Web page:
Crazy Rich Asians pushes Singapore into the spotlight

Crazy Rich Asians pushes Singapore into the spotlight
PHOTO: Warner Bros

Touted as a Hollywood watershed, Crazy Rich Asians has been making international headlines as the first Hollywood movie in 25 years to feature a majority Asian cast – a feat not matched since The Joy Luck Club in 1993.

Not only is the romcom widely considered a win for Asians and Asian-Americans, it is also a victory for Singapore.

Opening here on Aug 22, the highly anticipated film was partly shot on our sunny shores and has pushed Singapore and Singaporeans into the spotlight.

Involving almost 300 Singaporean and permanent resident cast members and production crew, Crazy Rich Asians is set to make the world take notice of the little island.

Singapore actors Fiona Xie, Pierre Png work the Crazy Rich Asians red carpet in LA

Raffles Hotel, Cluny Park, Newton Food Centre, Changi Airport, Chijmes, Marina Bay Sands, Gardens by the Bay, Merlion Park, Esplanade Park, Ann Siang Hill, a Bukit Pasoh cafe and East Coast Parkway made appearances.

Local actors Pierre Png, Tan Kheng Hua, Fiona Xie, Koh Chieng Mun, Janice Koh and Amy Cheng had starring roles.

Ms Lynette Pang, assistant chief executive (marketing group) of Singapore Tourism Board (STB), told The New Paper: “As the movie is set in Singapore and showcases (it) in a way that celebrates Singapore’s culture, food and attractions, it is a natural opening to get the conversation going about the real Singapore and pique interest in visiting the country.”

She said while it might not be possible to “immediately quantify returns” from the movie, STB does “expect the exposure to help bolster greater global awareness of our destination and this could potentially attract more visitors over time”.

Crazy Rich Asians
PHOTO: WARNER BROS

According to Ms Pang, Singapore has already garnered positive media coverage in publications such as Vogue, Bloomberg, Forbes, Cosmopolitan, CNN Travel, The Hollywood Reporter and USA Today. They have run travel guides and destination features.

The Singapore Film Commission (SFC) supported Crazy Rich Asians via the Production Assistance grant.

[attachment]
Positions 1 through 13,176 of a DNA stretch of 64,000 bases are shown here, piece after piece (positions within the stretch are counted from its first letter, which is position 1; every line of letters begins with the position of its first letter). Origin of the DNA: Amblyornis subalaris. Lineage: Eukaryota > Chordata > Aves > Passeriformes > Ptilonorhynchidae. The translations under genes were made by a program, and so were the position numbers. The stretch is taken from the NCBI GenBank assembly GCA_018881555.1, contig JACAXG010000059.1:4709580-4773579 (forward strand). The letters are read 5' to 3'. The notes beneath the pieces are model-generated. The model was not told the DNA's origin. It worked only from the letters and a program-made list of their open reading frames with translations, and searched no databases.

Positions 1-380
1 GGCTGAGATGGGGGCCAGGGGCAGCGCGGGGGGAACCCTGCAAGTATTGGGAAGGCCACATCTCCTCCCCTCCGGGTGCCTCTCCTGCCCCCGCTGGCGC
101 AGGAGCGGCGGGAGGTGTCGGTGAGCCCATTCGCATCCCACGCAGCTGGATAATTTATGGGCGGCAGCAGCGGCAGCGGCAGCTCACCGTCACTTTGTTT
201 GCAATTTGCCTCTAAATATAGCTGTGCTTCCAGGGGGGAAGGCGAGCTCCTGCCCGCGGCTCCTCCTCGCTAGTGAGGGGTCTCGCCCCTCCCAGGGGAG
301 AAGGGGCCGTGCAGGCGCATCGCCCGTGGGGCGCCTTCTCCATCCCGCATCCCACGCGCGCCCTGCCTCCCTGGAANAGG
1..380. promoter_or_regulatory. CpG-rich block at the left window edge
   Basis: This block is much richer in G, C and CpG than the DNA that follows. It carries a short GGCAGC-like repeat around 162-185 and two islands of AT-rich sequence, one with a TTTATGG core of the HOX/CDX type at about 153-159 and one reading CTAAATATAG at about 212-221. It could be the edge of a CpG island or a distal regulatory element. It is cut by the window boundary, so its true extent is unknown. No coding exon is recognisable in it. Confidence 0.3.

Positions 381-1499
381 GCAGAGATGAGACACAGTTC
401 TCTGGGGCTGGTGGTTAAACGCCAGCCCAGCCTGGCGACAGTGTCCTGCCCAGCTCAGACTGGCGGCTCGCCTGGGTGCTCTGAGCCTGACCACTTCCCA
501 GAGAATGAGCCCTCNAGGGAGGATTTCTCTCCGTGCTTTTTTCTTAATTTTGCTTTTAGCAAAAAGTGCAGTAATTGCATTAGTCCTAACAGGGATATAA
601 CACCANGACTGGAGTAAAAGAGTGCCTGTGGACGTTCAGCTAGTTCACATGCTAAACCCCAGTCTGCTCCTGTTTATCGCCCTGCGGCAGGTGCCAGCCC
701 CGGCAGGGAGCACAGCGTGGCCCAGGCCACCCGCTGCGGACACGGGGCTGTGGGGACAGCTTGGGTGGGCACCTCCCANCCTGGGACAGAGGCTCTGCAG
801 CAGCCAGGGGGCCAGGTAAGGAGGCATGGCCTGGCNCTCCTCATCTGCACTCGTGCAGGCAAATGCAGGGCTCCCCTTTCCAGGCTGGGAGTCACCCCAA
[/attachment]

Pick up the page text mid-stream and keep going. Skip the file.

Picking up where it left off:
According to Mr Joachim Ng, director of SFC, the movie has benefited the local media industry ecosystem by facilitating the exchange of skills and experiences and providing exposure for home-grown talent.

These include the 12 cast members and 297 production crew – 20 of whom were interns and fresh graduates from the Nanyang Technological University, LaSalle College of the Arts and Ngee Ann Polytechnic.

Infinite Studios – the local company that worked on action flick Hitman: Agent 47 (2015) and sci-fi romance Equals (2015), which were partially shot in Singapore – was the local production partner, and Crazy Rich Asians has also enhanced its capabilities of handling large-scale film production.

Mr Ng added that other industries including hospitality, food and beverage and transport have also benefited from the shoot.

For instance, hotels such as Grand Hyatt Singapore, Carlton Hotel Singapore and Marina Bay Sands handled accommodation for the foreign crew.

In the meantime, STB is also working with film studio Warner Bros and other partners to leverage on the movie’s upcoming release in markets such as the US, Australia, Japan and South-east Asia.

In the US, STB organised the Crazy Rich Singapore Week from Aug 9 to 11 in partnership with premier restaurant and nightlife group Tao Group.

The event featured Singapore personalities such as chef Malcolm Lee of Michelin-starred Candlenut, award-winning mixologist Peter Chua, pop and street artist Jahan Loh and DJ Koflow.

Ms Pang said STB is also focusing its marketing message around the homegrown talents and personalities as they are a key anchor of the Passion Made Possible brand.

She added: “The film shines a spotlight on them, and how they are making their passions possible on a global stage.
“Through them, we believe the story of Singapore, and how it is Passion Made Possible, can also be told.”

This article was first published in The New Paper. Permission required for reproduction.

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